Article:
From June 17-19, Maastricht University’s School of Business and Economics (SBE) hosted the world’s largest service research conference, with 270 participants from more than 30 countries. Research and education about Services have been a focus of SBE since its inception; we are proud that the Department of Marketing & Supply Chain Management has an excellent reputation in this area.
Over the past decades, services have evolved into the dominant economic sector, almost reaching two-thirds of GDP worldwide. Services can best be viewed as value created in the interaction between service providers (e.g., a hospital, a firm, a governmental agency) and service customers (e.g., patients, consumers, citizens). Everybody is every day subject to such service experience. As a consequence of the broad view, the service research community is by definition multidisciplinary and extends across such diverse disciplines as marketing, human resource management, innovation, strategy, information systems, economics, design, and operations management.
In this spirit, SBE established the Service Science Factory (SSF) to bridge academia and practice around service innovation and design. The SERVSIG 2016 Conference was co-organised by the department of Marketing & Supply Chain Management and the Service Science Factory brought together leading scholars to shape the future of services.
Diversity of themes
The broad nature of service research can also be witnessed from the diversity of themes in the SERVSIG 2016 conference programme. Tracks covered research in established services themes related to the service excellence, self-service technologies, customer centric organisations, co-creation, service optimization models and service industry in general; at the same time, a number of exciting novel themes emerged, such as transformative research focusing on health and well-being, new technologies (e.g. mobile, sensors, neuroscanners), digital services (e.g., new business models, digital strategies) and data analytics (e.g., text, picture, video and voice analysis).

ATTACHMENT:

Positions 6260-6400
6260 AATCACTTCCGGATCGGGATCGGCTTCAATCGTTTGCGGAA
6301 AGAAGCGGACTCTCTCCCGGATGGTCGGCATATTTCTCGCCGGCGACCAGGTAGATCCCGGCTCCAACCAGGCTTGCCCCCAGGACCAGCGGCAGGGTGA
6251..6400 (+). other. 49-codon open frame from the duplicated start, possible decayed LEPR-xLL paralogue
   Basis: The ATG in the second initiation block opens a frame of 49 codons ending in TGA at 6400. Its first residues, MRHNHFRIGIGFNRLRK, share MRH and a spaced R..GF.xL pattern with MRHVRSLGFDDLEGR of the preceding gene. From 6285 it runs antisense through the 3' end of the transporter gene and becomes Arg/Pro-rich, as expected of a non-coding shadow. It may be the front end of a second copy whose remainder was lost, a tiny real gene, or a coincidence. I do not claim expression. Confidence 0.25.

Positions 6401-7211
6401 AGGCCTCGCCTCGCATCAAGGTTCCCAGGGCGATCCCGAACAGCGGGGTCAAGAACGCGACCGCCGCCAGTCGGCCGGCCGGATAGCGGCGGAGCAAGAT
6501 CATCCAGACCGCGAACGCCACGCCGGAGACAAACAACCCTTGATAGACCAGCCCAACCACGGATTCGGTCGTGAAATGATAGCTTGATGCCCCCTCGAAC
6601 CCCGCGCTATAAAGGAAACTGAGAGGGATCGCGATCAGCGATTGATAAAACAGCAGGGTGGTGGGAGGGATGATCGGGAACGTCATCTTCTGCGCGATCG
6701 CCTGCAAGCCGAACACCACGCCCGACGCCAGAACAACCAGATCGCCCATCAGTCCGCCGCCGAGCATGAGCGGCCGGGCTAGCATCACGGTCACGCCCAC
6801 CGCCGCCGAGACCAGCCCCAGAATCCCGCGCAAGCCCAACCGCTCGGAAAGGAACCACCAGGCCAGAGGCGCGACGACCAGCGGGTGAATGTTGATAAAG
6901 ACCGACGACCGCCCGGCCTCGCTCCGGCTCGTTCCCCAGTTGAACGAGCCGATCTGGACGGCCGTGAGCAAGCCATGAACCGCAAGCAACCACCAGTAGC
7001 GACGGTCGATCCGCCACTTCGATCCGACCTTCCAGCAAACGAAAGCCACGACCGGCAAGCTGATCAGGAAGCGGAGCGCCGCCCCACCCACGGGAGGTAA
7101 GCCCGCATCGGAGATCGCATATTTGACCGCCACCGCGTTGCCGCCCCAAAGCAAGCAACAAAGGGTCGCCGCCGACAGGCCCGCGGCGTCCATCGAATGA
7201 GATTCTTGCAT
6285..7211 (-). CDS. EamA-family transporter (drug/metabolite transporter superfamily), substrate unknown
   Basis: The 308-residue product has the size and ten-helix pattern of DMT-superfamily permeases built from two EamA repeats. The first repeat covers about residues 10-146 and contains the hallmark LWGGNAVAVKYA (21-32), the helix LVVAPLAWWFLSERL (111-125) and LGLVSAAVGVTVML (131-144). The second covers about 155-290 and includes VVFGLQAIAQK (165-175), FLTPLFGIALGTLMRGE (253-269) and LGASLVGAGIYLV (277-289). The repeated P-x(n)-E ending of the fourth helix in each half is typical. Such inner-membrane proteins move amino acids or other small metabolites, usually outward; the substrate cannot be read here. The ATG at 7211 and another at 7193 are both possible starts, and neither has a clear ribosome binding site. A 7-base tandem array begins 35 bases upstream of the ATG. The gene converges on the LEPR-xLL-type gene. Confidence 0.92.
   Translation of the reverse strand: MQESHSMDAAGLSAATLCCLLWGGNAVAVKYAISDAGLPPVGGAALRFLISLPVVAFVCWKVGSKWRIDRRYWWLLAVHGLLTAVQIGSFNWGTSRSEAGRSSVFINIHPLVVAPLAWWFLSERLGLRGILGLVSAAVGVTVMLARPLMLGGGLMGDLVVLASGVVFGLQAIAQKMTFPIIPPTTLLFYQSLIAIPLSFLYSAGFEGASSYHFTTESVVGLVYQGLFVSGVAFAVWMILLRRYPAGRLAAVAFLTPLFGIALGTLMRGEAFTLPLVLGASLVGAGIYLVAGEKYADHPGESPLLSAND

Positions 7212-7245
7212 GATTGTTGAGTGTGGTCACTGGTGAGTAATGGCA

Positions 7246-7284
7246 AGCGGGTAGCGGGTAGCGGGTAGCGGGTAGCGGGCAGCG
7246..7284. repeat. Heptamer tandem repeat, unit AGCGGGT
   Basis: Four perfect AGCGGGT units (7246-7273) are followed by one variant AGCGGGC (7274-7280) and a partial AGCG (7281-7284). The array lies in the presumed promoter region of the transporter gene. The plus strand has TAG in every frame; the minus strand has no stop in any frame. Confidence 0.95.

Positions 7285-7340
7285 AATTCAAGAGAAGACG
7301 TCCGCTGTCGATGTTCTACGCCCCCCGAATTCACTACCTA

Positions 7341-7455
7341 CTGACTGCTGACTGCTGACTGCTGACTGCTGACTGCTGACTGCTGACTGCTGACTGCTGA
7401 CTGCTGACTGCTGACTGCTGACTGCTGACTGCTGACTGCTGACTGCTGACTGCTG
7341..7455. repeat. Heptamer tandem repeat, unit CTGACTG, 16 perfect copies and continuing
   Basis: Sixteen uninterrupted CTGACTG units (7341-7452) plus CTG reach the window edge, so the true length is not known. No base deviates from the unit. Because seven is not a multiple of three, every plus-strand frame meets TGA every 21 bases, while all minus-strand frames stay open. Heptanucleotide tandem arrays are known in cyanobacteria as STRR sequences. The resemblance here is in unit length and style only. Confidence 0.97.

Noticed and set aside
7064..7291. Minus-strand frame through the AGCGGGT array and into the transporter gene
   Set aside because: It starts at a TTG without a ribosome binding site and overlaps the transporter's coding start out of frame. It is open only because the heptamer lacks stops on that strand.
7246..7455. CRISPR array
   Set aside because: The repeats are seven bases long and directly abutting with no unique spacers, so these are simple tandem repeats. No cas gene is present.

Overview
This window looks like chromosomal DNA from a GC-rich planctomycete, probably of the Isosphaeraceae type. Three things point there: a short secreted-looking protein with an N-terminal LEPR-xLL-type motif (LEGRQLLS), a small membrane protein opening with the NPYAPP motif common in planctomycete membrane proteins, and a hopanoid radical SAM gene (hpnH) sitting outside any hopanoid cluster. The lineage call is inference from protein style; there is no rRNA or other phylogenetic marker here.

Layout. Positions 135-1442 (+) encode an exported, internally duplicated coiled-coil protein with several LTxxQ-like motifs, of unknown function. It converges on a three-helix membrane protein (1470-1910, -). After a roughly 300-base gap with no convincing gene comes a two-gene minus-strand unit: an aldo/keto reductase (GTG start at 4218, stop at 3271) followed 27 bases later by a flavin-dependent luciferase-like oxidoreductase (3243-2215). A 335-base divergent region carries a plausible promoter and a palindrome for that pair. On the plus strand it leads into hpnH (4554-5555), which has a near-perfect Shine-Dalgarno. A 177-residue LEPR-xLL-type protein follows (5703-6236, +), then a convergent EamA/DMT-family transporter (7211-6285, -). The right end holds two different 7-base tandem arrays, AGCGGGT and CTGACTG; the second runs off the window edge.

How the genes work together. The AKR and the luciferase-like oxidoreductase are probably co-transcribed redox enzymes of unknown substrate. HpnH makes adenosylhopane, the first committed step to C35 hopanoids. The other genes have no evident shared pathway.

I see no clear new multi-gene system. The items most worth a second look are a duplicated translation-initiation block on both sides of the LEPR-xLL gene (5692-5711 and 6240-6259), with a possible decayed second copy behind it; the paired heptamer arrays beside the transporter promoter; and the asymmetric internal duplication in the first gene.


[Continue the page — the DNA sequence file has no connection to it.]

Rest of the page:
The timelessness of the conference was emphasized by two plenary sessions at our conference. We discussed two highly relevant themes of (i) developing innovative services for emerging markets, and (ii) understanding the needs of refugees. One of UM’s alumni, who is a successful entrepreneur in South Africa, argued that getting a share of voice is of crucial importance when doing business in emerging markets.
In an equally inspiring session, the needs of current refugees in Europe were illustrated by an emotional story by one of the refugees. He shared personal pictures of his journey and described the complexity of the service system that he is currently confronted with. Both sessions opened innovative and societally highly relevant, avenues for future service researches. The great success of the conference stems not only from the thematic relevance but also the entire organization which – as consistently mentioned by attendants – lived service excellence and gave evidence of the great Maastricht hospitality.